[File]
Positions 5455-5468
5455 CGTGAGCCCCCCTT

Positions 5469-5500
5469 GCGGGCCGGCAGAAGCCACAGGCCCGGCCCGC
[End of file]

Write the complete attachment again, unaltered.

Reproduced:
Positions 5455-5468
5455 CGTGAGCCCCCCTT

Positions 5469-5500
5469 GCGGGCCGGCAGAAGCCACAGGCCCGGCCCGC